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"It is hard to escape the conclusion that the MDL denied GSK intellectual due process of law."



One problem with the idea of court screening of scientific experts under Daubert is that some judges simply don't have the scientific training not to be snowed by the same junk science that has the risk of unfairly snowing jurors. (I saw this in a class action settlement where a junk-economics expert waved his hands and gave an ipse dixit that requiring defendants to sell larger gallons of gas would mean that class members would get millions of dollars of free gasoline in the future. Oy.)

Attorney Nathan Schachtman (via Childs) finds a very good example in the Avandia MDL, which independently raises the question why judges who don't understand science or questions of statistics are assigned to MDLs where science and questions of statistics are going to be decisive factors. [more from Schactman]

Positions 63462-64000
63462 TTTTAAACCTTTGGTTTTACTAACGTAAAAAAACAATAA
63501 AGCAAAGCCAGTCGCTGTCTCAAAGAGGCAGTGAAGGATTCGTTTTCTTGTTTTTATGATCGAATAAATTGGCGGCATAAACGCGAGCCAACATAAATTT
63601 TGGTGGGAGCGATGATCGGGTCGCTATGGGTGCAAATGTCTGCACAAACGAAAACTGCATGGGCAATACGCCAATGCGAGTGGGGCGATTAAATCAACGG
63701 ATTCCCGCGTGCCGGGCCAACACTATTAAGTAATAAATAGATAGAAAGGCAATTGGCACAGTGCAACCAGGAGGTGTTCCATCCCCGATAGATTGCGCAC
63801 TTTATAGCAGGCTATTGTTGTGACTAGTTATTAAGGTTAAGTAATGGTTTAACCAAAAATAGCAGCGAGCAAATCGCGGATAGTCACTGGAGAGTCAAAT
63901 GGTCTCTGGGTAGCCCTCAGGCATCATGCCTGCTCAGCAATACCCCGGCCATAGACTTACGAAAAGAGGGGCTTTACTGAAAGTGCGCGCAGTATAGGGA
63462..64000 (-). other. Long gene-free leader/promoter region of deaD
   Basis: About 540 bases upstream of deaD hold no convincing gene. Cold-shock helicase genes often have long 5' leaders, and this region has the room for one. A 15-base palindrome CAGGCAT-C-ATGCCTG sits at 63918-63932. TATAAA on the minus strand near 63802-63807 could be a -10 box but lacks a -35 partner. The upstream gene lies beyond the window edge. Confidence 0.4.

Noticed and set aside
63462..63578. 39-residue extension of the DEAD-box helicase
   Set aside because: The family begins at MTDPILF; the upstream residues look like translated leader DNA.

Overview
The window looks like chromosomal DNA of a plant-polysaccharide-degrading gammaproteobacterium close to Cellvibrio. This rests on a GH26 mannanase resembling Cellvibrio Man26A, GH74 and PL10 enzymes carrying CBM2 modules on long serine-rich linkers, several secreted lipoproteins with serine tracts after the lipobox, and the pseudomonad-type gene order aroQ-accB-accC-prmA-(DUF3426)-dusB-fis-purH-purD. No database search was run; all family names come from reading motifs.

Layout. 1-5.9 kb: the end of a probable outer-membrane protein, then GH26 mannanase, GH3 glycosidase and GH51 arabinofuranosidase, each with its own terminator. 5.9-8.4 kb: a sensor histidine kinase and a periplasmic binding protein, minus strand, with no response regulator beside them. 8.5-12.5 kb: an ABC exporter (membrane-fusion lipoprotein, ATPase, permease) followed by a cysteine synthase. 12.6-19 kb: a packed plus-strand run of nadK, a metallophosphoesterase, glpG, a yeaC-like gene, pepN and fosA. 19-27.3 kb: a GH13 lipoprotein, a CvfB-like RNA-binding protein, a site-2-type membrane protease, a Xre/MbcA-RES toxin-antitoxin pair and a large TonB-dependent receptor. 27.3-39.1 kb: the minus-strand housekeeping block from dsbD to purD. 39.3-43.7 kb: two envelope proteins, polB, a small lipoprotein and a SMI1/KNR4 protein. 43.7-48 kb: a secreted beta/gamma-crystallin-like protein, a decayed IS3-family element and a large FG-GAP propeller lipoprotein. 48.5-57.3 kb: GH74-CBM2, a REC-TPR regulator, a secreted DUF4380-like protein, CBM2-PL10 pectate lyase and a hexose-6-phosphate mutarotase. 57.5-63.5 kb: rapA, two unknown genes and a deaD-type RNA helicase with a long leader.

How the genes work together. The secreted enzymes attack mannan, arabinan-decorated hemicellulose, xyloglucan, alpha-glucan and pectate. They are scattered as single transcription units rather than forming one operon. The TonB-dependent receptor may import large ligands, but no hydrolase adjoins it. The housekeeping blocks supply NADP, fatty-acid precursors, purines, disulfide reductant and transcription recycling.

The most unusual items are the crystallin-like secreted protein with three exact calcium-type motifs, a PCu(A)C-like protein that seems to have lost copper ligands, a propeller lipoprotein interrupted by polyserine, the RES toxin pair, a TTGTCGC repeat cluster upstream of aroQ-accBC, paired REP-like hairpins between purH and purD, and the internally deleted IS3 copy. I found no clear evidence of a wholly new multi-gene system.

Schactman also has an interesting post about the misuse of historians as expert witnesses.

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Isaac Gorodetski
Project Manager,
Center for Legal Policy at the
Manhattan Institute
igorodetski@manhattan-institute.org

Katherine Lazarski
Press Officer,
Manhattan Institute
klazarski@manhattan-institute.org

 

Published by the Manhattan Institute

The Manhattan Insitute's Center for Legal Policy.